Fifty years after Project Apollo landed the first astronauts on the moon, NASA is drawing inspiration — and a new insignia — from its historic lunar program.
The space agency on Friday (July 19) revealed the logo for Artemis, its next effort to return Americans to the moon and send the first humans to Mars. The new logo incorporates the stylized "A" from the Apollo program logo.
"Today, I am proud to share with you for the very first time the Artemis logo. This is the image of exploration that will carry us as we once again send humans beyond low Earth orbit," said Jim Bridenstine, NASA's Administrator, at the close of a two-hour NASA Television special dedicated to celebrating "NASA's Giant Leaps: Past and Future" on the eve of the 50th anniversary of the Apollo 11 first moon landing.
Named after the mythological Greek goddess of the moon who was also the twin sister of Apollo, the Artemis program is aimed at landing the next American and the first woman on the moon by 2024. The Artemis logo is intended to pay tribute to the past while establishing a new direction for future missions.
"This new identity draws inspiration from the Apollo program logo and mission patch," reads a NASA statement issued on Friday. "Using an 'A' as the primary visual and a trajectory from Earth to the moon, we honor all that the Apollo program achieved. However, through Artemis we will forge our own path, pursue lunar exploration like never before and pave the way to Mars."
Like many NASA emblems, the Artemis logo is replete with symbolism, beginning with the names of its colors: Earth Blue, Rocket Red and Lunar Silver.
The "A," in addition to referencing the Apollo logo, represents an arrowhead from the goddess Artemis' quiver and is intended to symbolize launch. The tip of the "A" extends beyond the moon, signifying that NASA's lunar efforts are not an end, but rather the preparation for what lies beyond.
The crescent Earth at the bottom of the logo depicts missions from humanity's perspective. "From Earth we go. Back to Earth all that we learn and develop will return," wrote NASA. This crescent also illustrates Artemis' bow as the source from which all energy and effort is sent.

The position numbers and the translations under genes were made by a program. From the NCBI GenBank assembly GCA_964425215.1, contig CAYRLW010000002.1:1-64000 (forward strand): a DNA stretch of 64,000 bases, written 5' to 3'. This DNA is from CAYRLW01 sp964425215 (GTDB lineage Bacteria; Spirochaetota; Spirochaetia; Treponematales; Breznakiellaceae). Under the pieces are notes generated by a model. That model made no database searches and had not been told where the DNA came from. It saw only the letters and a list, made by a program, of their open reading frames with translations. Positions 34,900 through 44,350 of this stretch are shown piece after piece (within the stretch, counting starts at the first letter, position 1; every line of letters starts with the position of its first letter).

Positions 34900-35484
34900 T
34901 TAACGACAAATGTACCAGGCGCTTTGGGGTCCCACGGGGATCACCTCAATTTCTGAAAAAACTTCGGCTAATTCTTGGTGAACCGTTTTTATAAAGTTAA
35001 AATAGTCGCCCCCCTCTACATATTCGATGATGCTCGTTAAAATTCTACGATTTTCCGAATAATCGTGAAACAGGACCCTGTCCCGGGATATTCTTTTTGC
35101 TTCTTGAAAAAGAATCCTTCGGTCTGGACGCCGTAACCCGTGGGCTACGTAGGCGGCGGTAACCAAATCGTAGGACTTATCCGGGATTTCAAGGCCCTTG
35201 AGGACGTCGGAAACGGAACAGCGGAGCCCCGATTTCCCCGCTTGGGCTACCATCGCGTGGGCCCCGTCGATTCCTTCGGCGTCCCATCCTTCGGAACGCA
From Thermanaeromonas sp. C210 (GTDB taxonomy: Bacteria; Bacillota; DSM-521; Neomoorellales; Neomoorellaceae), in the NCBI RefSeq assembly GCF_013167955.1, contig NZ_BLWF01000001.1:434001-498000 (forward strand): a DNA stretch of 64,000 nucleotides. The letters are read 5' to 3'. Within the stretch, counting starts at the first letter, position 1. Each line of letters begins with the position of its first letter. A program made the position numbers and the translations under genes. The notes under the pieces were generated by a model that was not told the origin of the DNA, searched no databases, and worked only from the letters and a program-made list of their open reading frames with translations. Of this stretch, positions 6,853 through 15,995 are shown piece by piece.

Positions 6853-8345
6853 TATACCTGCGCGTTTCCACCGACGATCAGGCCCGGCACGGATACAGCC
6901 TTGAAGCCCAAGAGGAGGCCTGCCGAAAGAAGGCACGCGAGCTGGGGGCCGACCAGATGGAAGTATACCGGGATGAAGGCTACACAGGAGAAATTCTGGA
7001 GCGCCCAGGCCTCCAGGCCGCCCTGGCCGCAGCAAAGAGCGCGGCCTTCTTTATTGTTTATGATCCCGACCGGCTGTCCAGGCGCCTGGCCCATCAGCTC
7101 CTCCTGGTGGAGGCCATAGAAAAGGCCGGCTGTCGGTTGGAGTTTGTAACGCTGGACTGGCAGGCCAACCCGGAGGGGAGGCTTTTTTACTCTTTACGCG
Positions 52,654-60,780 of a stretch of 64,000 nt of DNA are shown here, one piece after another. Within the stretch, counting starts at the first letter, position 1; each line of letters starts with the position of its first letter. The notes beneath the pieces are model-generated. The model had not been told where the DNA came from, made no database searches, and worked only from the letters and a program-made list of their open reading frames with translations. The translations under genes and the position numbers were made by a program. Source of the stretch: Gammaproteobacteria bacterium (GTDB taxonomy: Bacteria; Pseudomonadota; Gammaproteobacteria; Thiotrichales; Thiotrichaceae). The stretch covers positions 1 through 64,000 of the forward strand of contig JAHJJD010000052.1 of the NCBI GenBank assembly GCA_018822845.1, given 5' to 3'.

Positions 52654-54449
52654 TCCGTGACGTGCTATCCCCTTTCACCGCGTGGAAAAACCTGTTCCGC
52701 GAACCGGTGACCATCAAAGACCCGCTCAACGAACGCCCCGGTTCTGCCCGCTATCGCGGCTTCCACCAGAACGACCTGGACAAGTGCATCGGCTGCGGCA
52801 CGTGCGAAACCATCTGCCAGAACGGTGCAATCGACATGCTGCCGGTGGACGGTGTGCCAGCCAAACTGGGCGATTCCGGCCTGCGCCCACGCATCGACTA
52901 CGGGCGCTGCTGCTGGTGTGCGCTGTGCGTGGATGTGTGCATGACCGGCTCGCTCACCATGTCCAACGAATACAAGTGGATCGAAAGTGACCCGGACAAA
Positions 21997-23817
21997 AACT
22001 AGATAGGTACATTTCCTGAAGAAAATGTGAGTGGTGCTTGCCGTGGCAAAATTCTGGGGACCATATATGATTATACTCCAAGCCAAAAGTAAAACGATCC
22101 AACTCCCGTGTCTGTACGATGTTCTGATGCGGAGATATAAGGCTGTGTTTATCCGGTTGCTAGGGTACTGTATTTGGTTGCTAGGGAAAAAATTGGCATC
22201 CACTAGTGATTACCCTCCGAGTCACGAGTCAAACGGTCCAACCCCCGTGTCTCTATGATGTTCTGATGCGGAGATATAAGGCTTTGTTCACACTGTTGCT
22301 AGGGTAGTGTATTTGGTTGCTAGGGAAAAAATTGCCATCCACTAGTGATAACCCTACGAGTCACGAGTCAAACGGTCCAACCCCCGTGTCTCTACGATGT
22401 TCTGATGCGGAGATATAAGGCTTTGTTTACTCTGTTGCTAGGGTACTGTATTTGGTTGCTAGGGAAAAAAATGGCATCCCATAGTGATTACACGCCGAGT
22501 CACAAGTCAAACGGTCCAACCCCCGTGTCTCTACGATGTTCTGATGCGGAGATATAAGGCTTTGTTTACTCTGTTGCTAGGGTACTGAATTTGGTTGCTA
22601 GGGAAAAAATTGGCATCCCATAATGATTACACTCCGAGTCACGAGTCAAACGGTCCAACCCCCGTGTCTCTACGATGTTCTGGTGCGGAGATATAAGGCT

The trajectory is drawn from left to right through the crossbar of the 'A' opposite that of the Apollo program logo, highlighting the distinct differences in NASA's return to the moon. Further, the trajectory is red to symbolize the path to Mars.
Finally, the moon is included as NASA's next destination and a stepping stone for Mars. "It is the focus of all Artemis efforts," explained the space agency.
The original Apollo program logo, adopted in 1965, used drawings of the moon and Earth linked by a double trajectory to portray President John F. Kennedy's goal of "putting a man on the moon and returning him safely to the Earth" by the end of the 1960s. The emblem was a composite design derived from the ideas of NASA employees and contractor personnel. It featured the constellation Orion overlaid on a capital letter "A," such that the three stars that form Orion's belt also served as the bar in the initial for Apollo.
The first Artemis mission, previously known as Exploration Mission-1, has had its own mission patch since December 2017. The Artemis-1 emblem features the Space Launch System (SLS) rocket making its maiden flight and uses similar red, blue and silver colors as in the new Artemis logo.
- The Apollo Moon Landings: How They Worked (Infographic)
- Lunar Legacy: 45 Apollo Moon Mission Photos
- How the Apollo 11 Moon Landing Worked (Infographic)
Click through to collectSPACE to see the animated version of NASA’s new Artemis logo.
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Robert Pearlman is a space historian, journalist and the founder and editor of collectSPACE.com, an online publication and community devoted to space history with a particular focus on how and where space exploration intersects with pop culture. Pearlman is also a contributing writer for Space.com and co-author of "Space Stations: The Art, Science, and Reality of Working in Space” published by Smithsonian Books in 2018. He previously developed online content for the National Space Society and Apollo 11 moonwalker Buzz Aldrin, helped establish the space tourism company Space Adventures and currently serves on the History Committee of the American Astronautical Society, the advisory committee for The Mars Generation and leadership board of For All Moonkind. In 2009, he was inducted into the U.S. Space Camp Hall of Fame in Huntsville, Alabama. In 2021, he was honored by the American Astronautical Society with the Ordway Award for Sustained Excellence in Spaceflight History.